Institutional Review Board
Projects Completed As Class Assignments
In accordance with Part 45CFR46 of the Federal Regulations, projects involving human participants are subject to institutional review when they are “designed to develop or contribute to generalizable knowledge.” The Reed College Institutional Review Board (IRB) interprets this to mean that projects which are done solely to meet the requirements of a course and which will not contribute to a document that is publicly accessible do not need to be submitted to the Committee for review.
However, all researchers have personal and professional responsibilities to respect the rights of study participants and to treat them in a fair and ethical manner, whether the project requires review or not. In this regard, instructors should insure that the projects carried out by their students are being conducted in a manner that is consistent with the ethical principles of their discipline and with the federal guidelines for the protection of human participants. In addition, as review by an institutional review board is becoming a normal part of “doing research,” instructors might consider the benefits of requiring students to submit their projects for review as part of the educational process. Members of the IRB are always available for informal advising of instructors and students on matters pertaining to projects involving human participants.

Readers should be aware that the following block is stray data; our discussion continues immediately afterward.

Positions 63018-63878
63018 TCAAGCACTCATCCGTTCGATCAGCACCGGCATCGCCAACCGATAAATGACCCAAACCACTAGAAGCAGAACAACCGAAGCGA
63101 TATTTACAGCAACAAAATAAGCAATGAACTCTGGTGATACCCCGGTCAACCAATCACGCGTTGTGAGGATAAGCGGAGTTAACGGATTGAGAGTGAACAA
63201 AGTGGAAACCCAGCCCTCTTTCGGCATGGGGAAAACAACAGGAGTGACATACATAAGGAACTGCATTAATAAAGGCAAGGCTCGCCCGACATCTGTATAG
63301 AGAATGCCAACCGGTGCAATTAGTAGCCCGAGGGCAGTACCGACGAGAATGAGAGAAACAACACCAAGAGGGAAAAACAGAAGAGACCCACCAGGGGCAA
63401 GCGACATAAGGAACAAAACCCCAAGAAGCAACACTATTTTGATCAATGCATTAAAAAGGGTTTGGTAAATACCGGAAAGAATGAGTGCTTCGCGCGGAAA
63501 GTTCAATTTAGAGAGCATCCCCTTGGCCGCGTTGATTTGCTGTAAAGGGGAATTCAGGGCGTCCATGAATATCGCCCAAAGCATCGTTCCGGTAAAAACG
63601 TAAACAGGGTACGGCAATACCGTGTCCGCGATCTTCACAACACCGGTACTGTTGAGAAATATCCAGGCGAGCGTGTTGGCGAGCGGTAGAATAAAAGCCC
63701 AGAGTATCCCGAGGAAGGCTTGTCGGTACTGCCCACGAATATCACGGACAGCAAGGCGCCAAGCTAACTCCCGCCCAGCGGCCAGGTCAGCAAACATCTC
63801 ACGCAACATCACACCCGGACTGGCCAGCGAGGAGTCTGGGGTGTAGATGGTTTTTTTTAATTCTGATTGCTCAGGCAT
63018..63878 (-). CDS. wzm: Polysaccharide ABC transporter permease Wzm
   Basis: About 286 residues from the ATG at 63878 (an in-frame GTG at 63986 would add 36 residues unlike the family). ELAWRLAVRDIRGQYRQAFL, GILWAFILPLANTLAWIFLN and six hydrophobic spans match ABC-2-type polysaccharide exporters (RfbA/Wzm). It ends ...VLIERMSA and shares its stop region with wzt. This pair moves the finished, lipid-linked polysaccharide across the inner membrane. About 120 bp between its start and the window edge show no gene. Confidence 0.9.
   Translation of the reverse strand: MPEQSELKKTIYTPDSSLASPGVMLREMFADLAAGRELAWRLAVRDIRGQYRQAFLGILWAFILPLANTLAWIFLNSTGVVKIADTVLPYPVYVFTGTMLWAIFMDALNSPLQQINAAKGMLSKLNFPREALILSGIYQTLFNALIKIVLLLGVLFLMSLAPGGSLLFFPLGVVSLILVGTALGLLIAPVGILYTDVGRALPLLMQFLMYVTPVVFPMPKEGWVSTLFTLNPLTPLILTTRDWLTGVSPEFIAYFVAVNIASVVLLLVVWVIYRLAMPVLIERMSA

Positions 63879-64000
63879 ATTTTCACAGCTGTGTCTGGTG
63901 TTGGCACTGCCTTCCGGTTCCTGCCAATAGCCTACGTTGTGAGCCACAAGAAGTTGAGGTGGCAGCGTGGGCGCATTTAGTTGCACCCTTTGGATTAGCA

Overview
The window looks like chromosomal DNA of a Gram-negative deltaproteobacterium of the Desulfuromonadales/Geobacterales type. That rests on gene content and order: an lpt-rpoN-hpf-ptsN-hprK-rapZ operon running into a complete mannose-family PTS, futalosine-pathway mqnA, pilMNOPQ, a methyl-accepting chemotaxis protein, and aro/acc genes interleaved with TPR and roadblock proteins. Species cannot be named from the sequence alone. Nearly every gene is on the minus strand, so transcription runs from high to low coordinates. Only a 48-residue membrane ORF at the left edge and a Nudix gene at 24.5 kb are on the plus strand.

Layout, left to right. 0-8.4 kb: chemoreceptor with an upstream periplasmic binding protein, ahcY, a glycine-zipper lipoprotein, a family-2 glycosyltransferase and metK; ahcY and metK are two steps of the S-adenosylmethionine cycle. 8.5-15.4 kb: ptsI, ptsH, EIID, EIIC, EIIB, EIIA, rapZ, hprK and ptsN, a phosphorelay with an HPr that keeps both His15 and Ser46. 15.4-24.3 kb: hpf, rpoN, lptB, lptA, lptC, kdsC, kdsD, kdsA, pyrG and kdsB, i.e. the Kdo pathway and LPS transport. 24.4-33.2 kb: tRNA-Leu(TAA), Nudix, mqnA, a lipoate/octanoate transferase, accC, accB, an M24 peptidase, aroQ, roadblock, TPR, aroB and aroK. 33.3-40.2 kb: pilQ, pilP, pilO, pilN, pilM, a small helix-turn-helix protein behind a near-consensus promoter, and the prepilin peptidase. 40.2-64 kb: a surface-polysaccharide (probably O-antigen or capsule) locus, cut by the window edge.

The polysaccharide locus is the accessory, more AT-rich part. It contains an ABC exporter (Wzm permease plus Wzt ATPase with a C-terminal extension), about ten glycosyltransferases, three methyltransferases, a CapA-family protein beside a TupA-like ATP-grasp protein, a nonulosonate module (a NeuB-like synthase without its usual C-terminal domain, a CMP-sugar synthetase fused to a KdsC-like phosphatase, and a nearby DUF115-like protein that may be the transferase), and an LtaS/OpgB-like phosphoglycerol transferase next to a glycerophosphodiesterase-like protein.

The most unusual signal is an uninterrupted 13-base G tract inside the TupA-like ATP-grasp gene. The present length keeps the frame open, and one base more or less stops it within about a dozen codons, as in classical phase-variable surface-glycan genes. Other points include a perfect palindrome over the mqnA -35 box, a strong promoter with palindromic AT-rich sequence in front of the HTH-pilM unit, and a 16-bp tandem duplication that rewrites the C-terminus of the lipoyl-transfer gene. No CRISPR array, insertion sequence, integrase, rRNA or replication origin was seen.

The following outlines in more detail the Committee’s interpretations of the conditions under which research done for a class does and does not need to be reviewed:
All senior thesis projects involving human participants must be reviewed. Although senior theses meet a course requirement, they are catalogued by the library and thus become publicly accessible.
All student independent projects involving human participants that are not being done as part of a course but that otherwise are being done under Reed College auspices must be reviewed (e.g., summer projects). Student independent projects being done for 481 (Independent Study) credit should be evaluated as class projects (see 3 below).
Class projects will normally not need to be reviewed by the Committee. Exceptions to this include:
If a course assignment requires that the student submit a class project to a professional meeting, professional journal, or otherwise disseminate it widely (e.g., on a publicly accessible website), the project must be submitted for review.
If an instructor thinks it likely that the data collected as part of a class project will contribute to a presentation at a professional meeting or a professional publication, the project should be submitted for review before it has begun. If an instructor or student later decides to submit a class project to a meeting, journal, etc., it must be reviewed by the Committee before submission, with the risk that some aspect of the project will not be approved by the Committee.
Class projects in which a primary focus is interviews of or other direct interactions with children, prisoners, or other populations granted special protection under the Federal Guidelines must be reviewed.
Please do not hesitate to contact members of the Committee if you have questions about the application of these guidelines to specific studies.
Last updated September 2007